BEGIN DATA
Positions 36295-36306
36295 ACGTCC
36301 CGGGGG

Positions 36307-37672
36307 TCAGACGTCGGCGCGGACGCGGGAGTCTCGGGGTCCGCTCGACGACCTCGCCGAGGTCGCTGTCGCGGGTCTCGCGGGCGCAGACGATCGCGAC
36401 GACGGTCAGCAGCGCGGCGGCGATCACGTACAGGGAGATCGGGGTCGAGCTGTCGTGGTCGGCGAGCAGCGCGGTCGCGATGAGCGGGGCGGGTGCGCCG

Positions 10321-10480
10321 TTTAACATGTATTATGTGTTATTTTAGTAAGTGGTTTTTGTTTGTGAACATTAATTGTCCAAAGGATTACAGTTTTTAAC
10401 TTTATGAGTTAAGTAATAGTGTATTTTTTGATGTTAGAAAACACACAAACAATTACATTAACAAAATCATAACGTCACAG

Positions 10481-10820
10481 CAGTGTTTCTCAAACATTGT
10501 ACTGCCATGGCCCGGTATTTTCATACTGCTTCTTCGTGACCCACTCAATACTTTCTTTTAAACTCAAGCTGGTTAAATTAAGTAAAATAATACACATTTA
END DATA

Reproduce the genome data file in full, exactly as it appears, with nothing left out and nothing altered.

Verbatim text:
Positions 36295-36306
36295 ACGTCC
36301 CGGGGG

Positions 36307-37672
36307 TCAGACGTCGGCGCGGACGCGGGAGTCTCGGGGTCCGCTCGACGACCTCGCCGAGGTCGCTGTCGCGGGTCTCGCGGGCGCAGACGATCGCGAC
36401 GACGGTCAGCAGCGCGGCGGCGATCACGTACAGGGAGATCGGGGTCGAGCTGTCGTGGTCGGCGAGCAGCGCGGTCGCGATGAGCGGGGCGGGTGCGCCG

Positions 10321-10480
10321 TTTAACATGTATTATGTGTTATTTTAGTAAGTGGTTTTTGTTTGTGAACATTAATTGTCCAAAGGATTACAGTTTTTAAC
10401 TTTATGAGTTAAGTAATAGTGTATTTTTTGATGTTAGAAAACACACAAACAATTACATTAACAAAATCATAACGTCACAG

Positions 10481-10820
10481 CAGTGTTTCTCAAACATTGT
10501 ACTGCCATGGCCCGGTATTTTCATACTGCTTCTTCGTGACCCACTCAATACTTTCTTTTAAACTCAAGCTGGTTAAATTAAGTAAAATAATACACATTTA